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Major space spending boost agreed
A major boost in space spending by the UK has been agreed at a meeting of European Space Agency (ESA) leaders.
Britain has pledged to contribute around £1.2 billion to European space projects over the next five years.
The payments to the ESA are increasing from around £170 million per year to £240 million.
Part will go into the general ESA pot that all member states commit to. But about half the funding is to be shared between 10 "optional" programmes chosen to benefit the UK.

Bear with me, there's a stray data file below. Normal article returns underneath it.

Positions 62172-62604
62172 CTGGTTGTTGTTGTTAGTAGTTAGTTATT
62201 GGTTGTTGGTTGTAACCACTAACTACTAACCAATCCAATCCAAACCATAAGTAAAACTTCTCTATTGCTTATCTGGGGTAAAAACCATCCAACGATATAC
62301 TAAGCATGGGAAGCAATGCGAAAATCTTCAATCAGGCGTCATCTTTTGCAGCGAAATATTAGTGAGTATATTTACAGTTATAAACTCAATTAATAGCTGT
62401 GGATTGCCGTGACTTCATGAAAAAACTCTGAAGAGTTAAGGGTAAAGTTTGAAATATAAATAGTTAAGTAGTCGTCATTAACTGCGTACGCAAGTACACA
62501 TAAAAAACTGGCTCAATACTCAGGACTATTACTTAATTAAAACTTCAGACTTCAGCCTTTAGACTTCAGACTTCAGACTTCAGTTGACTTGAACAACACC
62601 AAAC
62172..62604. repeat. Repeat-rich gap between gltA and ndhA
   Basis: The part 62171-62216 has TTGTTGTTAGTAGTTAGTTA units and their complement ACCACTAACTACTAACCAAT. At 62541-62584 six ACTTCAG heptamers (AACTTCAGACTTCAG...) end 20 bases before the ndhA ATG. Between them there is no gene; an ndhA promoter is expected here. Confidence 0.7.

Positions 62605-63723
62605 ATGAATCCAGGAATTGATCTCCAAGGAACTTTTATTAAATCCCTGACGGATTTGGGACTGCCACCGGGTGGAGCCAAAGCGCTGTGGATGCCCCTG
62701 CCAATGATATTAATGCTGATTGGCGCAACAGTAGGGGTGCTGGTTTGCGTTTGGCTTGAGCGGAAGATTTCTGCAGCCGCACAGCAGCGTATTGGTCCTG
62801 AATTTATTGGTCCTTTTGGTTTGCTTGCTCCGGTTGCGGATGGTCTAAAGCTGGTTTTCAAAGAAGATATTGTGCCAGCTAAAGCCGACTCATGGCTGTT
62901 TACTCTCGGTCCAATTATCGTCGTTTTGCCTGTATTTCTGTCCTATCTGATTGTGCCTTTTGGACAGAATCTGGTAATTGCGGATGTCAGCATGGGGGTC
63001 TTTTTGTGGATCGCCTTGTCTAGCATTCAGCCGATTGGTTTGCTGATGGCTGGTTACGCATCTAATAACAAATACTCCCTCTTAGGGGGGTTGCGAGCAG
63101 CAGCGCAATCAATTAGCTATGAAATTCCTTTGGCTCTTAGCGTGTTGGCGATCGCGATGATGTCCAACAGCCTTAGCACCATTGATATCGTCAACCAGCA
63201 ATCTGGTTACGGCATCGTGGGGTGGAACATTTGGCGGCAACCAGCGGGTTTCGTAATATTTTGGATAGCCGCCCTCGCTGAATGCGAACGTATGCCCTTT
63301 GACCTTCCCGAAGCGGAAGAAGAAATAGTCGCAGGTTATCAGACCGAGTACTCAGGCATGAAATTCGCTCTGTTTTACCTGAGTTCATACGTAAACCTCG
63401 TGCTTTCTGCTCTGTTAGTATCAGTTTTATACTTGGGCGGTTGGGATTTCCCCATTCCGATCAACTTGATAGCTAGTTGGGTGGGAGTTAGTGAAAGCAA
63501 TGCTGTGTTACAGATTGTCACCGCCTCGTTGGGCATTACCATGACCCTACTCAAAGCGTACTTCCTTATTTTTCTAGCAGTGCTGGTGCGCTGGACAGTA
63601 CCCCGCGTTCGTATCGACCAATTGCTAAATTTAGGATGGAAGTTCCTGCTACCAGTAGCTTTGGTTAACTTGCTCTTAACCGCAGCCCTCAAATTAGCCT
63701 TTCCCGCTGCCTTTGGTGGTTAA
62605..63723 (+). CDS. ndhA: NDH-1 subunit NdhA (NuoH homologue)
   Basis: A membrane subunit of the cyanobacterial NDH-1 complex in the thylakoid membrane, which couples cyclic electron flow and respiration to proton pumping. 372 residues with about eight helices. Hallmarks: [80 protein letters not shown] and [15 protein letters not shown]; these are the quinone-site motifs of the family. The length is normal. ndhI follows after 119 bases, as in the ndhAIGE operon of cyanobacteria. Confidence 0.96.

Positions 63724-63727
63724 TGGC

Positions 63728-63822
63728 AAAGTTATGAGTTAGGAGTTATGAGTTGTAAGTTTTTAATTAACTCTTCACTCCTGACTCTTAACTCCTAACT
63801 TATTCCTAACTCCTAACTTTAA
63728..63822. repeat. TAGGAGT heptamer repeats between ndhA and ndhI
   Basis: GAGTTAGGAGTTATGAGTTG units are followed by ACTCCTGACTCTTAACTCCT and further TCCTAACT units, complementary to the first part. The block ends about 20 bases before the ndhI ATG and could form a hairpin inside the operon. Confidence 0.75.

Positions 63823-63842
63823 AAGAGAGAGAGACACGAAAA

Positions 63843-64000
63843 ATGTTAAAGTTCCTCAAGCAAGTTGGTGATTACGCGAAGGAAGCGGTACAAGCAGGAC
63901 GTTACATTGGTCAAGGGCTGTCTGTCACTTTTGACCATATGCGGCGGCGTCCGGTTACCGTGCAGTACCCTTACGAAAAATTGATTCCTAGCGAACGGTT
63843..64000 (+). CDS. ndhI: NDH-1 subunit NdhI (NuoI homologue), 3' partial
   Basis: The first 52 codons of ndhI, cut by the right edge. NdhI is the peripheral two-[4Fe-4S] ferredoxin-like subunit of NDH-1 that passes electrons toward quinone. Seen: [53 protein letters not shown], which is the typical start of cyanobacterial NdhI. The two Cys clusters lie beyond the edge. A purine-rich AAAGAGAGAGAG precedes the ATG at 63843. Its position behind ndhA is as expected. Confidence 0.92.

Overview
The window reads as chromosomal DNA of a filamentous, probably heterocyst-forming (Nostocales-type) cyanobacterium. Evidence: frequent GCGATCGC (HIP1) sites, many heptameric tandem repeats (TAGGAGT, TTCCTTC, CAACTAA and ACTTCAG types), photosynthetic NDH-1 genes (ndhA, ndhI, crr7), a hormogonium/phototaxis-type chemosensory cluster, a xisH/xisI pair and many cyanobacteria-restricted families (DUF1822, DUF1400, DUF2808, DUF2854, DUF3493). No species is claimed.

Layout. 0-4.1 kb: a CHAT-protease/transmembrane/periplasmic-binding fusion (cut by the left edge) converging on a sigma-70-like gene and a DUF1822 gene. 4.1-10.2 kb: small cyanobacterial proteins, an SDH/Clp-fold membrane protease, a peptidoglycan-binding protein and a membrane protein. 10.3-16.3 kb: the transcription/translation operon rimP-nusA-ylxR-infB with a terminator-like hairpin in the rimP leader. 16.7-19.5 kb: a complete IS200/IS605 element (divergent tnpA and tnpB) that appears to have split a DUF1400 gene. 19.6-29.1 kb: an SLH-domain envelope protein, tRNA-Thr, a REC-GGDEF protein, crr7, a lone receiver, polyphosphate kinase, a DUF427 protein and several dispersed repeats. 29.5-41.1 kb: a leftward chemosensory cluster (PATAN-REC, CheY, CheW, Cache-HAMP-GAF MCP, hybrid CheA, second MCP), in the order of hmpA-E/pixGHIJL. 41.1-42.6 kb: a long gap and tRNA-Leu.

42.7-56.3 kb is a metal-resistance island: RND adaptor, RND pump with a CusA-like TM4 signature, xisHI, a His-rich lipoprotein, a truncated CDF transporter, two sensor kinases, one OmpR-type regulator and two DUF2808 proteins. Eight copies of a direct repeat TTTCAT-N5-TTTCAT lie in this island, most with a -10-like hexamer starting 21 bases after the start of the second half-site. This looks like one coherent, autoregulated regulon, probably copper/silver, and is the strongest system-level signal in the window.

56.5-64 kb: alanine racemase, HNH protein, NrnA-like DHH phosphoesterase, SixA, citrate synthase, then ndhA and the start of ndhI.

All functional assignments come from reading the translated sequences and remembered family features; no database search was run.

They include £161 million for new research into satellite telecommunications, which is at the heart of the £9 billion per year UK space industry.
A further £166 million will be spent on Earth observation, £81 million on weather satellites, and £18 million on nuclear power sources for future robotic Mars missions.
Although Britain has consistently avoided manned space programmes, it is also making a one-off £16 million contribution to ESA's participation in the International Space Station.
This will focus on telecommunications and propulsion technology for the American space agency Nasa's new multi-purpose manned spacecraft, Orion.
The increased space investment is expected to secure orders worth £1 billion per year for British businesses.
Science minister David Willetts, who finalised negotiations for the UK at the ESA ministerial council meeting in Naples, said: "Space is big business for the UK so it is important for us to make strategic investments that will continue the growth of this thriving industry."